Supervisors must act as facilitators and not as auditors. There is often a lack of vision on the part of police executives who feel that their authority will be weakened by allowing field officers great deal of discretion. Training is another important key to effective implementation of community policing. Training in community policing will supplement officers’ communication and leadership skills that will encourage participation from the community. There should be training on topics that policemen do not learn from Police academies such as housing problems, roles and responsibilities of other departmental agencies etc. The community-policing model requires extensive cooperation of the police with other agencies and this has often proved to be a difficult endeavor.

During community policing programmes and initiatives many police departments in the USA have sought the assistance of academic centers and think tanks to assist in the design and analysis of community policing programs. However, a certain amount of opposition to the community policing have to be anticipated both inside and outside the agency. There will always be groups within the community suspicious of the concept of community policing but the most serious impediment to the community policing program is often police resistance. This spawns from police resistance to innovative changes and fear of threats to police autonomy. Police unions internationally view community policing as a threat to police professionalism. They feel that the police were the appropriate trained agency to control crime and in this work the citizens are neither needed nor wanted. Further, community policing requires some kind of police accountability to the community and this is not acceptable to many police leaders.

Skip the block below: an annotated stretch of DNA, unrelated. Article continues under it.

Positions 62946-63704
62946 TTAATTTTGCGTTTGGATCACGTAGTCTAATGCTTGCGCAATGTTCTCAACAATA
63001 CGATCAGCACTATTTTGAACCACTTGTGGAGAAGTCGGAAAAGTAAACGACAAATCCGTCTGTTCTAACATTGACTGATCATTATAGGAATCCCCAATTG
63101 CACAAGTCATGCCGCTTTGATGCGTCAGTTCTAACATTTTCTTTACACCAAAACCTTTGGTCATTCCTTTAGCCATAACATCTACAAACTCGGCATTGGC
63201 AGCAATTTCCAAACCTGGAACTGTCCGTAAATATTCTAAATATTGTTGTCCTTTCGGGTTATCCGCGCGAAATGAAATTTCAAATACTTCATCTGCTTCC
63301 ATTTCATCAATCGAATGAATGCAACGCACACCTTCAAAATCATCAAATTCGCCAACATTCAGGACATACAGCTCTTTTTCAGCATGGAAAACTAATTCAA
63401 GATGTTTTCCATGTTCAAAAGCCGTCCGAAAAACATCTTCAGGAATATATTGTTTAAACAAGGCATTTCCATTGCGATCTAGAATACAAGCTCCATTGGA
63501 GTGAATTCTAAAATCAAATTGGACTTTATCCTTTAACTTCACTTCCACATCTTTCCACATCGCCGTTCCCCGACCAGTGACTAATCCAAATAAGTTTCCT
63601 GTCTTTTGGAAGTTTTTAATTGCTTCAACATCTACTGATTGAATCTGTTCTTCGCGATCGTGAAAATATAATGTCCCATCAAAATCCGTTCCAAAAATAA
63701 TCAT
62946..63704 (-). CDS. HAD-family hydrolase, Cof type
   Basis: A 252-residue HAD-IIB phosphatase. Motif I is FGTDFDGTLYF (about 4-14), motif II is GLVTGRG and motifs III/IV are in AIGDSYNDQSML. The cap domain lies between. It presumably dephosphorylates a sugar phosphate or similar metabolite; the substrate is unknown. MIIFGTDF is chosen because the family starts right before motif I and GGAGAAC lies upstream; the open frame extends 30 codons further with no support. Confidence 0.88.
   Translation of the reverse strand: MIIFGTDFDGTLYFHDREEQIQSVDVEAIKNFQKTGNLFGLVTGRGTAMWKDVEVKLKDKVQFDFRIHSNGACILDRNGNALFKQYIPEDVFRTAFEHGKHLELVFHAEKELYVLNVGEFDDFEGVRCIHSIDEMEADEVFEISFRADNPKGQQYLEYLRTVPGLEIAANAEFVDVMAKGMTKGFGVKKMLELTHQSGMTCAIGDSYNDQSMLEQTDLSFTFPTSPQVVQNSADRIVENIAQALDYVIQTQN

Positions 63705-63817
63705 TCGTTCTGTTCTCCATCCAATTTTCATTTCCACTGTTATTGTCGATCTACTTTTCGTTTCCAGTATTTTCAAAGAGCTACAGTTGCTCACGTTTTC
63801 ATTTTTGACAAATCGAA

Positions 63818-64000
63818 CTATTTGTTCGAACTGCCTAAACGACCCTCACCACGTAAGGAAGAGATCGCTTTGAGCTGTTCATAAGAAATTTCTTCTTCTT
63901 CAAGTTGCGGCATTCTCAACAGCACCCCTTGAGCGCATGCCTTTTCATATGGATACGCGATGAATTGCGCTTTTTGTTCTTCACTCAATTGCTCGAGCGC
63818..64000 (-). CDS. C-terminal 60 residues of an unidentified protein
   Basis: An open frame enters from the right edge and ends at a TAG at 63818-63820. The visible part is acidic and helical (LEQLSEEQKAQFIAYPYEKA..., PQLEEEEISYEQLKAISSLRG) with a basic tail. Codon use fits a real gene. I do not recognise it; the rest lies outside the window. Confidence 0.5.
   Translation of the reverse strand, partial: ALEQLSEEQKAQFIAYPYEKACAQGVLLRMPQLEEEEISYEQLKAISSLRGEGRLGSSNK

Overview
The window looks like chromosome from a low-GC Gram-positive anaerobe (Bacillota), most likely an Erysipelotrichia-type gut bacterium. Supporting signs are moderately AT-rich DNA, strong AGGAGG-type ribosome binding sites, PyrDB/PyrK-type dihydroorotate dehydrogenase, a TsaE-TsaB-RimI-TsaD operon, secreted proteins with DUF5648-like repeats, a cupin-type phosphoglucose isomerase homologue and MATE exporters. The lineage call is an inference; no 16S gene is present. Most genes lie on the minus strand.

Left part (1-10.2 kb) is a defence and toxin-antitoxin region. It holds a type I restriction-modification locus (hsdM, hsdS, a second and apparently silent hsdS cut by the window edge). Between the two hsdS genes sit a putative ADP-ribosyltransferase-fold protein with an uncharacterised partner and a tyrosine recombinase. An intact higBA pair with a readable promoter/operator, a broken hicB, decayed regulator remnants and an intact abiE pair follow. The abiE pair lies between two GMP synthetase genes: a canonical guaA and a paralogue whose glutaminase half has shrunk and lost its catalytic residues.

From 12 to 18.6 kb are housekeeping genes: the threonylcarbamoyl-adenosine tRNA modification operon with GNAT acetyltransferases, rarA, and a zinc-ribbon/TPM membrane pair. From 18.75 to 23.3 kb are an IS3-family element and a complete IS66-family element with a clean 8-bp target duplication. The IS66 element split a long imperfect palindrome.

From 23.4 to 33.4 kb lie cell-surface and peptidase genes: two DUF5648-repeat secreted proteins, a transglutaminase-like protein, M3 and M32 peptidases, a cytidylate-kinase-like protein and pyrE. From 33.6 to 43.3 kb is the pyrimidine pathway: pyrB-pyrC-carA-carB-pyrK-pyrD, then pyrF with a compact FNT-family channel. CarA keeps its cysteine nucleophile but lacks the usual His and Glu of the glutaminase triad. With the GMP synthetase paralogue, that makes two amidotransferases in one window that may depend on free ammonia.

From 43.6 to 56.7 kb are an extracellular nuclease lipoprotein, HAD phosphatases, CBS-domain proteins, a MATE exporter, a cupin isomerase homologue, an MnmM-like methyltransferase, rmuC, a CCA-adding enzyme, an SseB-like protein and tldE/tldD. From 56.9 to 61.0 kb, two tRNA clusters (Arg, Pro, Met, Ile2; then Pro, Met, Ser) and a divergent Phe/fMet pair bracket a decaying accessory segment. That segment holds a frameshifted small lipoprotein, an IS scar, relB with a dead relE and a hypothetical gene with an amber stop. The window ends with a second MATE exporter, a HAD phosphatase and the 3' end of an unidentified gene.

It is also a fact that many citizens fear that the community policing interferes with the standard of crime fighting and demands return to traditional policing. Traditional crime fighting organizational value provides a strong barrier to the community policing officers in the implementation of community policing programmes. Officers at every level have to win the trust of the community and this is a vital step towards the implementation of community policing. There is also the possibility that community policing may lessen the protection to unpopular groups and individuals such as the vagrants and the homeless. In respect of community policing programs in India it is noticed that there is a lack of continuity. Sometimes good effects of community policing experiments and initiatives have withered away with the transfer of the experimenter. The unhealthy predecessor-successor-syndrome has neutralized the positive impact of good work done by an energetic officer.

The views and facts stated above are entirely the responsibility of the author and do not reflect the views of this Association in any manner.

©2005, The Association Of Retired Senior IPS Officers, All Right Reserved.